In his book Change or Die, Alan Deutschman explores the human desire to resist lifestyle change, even in the face of death. And, chances are, there are few professionals more acquainted with this resistance than physicians – specifically cardiologists.
So, more often than not, physicians write out a prescription for statins without even discussing alternatives with their patients. And patients, without knowing there are alternatives, don’t explore other treatment options or inquire about the potential consequences to their health.
But could it be said that if people were truly aware of the risks of statin drugs they’d think twice? Moreover, if consumers knew that the pills touted as cholesterol cure-alls were risking everything from their brain health to their nervous system health to their vision health to yes, even their heart health, would they still be so unwilling to change a few lifestyle habits?
Make no mistake, sometimes a patient’s “unwillingness to change” is predicated upon the fact that he or she isn’t motivated to, given there’s a “perfectly safe” pill to take instead.
While Big Pharma likes to call statin side effects rare, many statin users suffer painful side effects that take them by surprise. Now, as more and more dangerous side effects are linked to statin use, many physicians and experts are beginning to question whether or not these side effects are as rare as they were portrayed by the Big Pharma reps pushing the pills.
Why You Should Be Wary of Big Pharma’s Cholesterol “Solution”
Emerging research is showing that statins are not the wonder drugs they were once thought to be. Their effects wear off quickly if you stop taking them; they do little to raise good cholesterol; and they actually do little to decrease cardiovascular-related deaths. In fact, a recent study published in the British Medical Journal found that less than 3% of people get any benefit, and the rest just get risks and complications while another study found statin drugs were “surprisingly ineffective.”
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For years, doctors in Europe have been using a combination of two all-natural nutrients to provide relief. This powerful double-action approach is safe and amazingly effective – and free of unwanted side effects.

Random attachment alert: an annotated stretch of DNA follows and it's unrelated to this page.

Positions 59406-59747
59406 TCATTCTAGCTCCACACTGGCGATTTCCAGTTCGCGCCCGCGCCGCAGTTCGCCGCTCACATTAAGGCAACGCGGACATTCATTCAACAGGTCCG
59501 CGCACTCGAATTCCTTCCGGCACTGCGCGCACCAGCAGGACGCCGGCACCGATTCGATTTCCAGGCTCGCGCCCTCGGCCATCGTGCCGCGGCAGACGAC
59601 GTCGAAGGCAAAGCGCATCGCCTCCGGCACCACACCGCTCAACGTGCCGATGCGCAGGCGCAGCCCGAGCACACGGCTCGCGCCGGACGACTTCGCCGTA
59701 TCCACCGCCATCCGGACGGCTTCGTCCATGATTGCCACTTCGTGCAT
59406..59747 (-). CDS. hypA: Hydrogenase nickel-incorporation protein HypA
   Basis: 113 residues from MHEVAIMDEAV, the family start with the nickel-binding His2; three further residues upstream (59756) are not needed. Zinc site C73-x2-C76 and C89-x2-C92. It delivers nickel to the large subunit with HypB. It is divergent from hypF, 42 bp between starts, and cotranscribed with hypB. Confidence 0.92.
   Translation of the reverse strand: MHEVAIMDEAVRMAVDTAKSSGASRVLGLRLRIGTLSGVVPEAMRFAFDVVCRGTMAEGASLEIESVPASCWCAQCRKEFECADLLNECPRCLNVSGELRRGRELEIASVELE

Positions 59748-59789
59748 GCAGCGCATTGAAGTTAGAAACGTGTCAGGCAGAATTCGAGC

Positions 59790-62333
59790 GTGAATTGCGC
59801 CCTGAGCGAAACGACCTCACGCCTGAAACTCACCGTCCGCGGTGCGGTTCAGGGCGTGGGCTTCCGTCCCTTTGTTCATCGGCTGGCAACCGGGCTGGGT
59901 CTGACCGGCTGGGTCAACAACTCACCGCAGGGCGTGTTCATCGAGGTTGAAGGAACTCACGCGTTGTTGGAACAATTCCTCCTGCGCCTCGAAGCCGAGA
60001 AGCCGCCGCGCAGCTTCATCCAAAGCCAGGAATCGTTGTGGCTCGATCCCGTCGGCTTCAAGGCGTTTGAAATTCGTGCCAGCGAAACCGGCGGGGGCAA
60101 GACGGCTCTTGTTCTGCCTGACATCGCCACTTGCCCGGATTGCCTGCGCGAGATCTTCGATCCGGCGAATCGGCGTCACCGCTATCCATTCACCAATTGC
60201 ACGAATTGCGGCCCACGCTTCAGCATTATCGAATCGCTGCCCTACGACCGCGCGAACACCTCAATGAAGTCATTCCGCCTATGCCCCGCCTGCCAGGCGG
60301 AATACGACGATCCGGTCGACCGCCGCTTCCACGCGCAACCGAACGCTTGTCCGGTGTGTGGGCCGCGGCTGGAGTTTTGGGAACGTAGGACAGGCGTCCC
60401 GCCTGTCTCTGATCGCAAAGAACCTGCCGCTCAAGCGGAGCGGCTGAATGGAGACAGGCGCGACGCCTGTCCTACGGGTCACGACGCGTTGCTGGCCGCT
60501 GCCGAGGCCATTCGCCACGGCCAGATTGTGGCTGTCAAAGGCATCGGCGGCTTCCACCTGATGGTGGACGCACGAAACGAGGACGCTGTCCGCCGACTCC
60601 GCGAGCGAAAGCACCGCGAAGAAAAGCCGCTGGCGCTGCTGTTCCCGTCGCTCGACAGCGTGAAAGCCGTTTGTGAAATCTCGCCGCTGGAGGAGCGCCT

No Benefits…But Lots of Side Effects
Many people experience fatigue, aches and pains, general muscle soreness and headaches within days of beginning to take cholesterol-lowering medications. Many report
- Memory loss
- Muscle aches
- Difficulty sleeping
- Liver problems
- Vision trouble
- Dizziness, nausea, and vomiting
However, what is extremely scary is that these medications can actually compromise your heart, thanks to the depleting of a nutrient your heart desperately needs.
Depleting a Vital Nutrient Your Body Needs
It is widely known that in blocking cholesterol production in the liver, cholesterol-lowering medications also severely deplete your body’s natural levels of CoEnzyme Q10 (CoQ10), which can be very dangerous. A Columbia University study found that within 30 days of taking a statin, your levels of CoQ10 can be decreased by half! Not only does CoQ10 help your heart, it boosts cellular energy throughout your entire body, fights fatigue and supports healthy brain function. CoQ10 depletion is to blame for many of the side effects associated with statins, including fatigue, muscle pain, weakness and memory loss.
Do Your Heart a Favor — Consider Natural Options First
What is disheartening about this entire situation is there are much safer ways to lower cholesterol: Exercising and eating right are obvious options that have proved to be helpful, as well as supplements such as bergamot orange, vitamin E, omega-3 fatty acids and French maritime pine bark. Furthermore, some leading cardiologists believe that even eliminating wheat from the diet can impact cholesterol levels.
Cardiologist William Davis, New York Times best-selling author of Wheat Belly, believes that taking wheat out of the diet can lower cholesterol. In his blog, “Say No to Statins,” Davis describes how one of his patients made drastic improvements in her health, ”without drugs, without statins, without cutting the fat in her diet.”
“She accomplished this by eliminating wheat and sugar, even though wheat is the cornerstone of every conventional dietary program, including that from the American Heart Association,” Davis says. “She did the opposite of their advice and achieved astounding improvements.”
Davis is not the only cardiologist or doctor in the U.S. to agree that statins are not always the way to go. Davis is joined by Mark Hyman, MD, the medical director at Cleveland Clinic’s Center for Functional Medicine, Josh Axe, MD and WebMD, and many more, in questioning the use of statins.
Lastly, research has shown that cholesterol imbalance is not the only risk factor when it comes to heart health, and that a more comprehensive approach is the best long-term solution. The best things you can do for your heart are to exercise, eat well and manage stress. However, making lifestyle changes is often easier said than done. That’s why I recommend supporting your heart health with specific dietary supplements as part of a conjunctive strategy.
Looking for more inspiration? Check out our article 7 Things to Try Before Going on a Statin.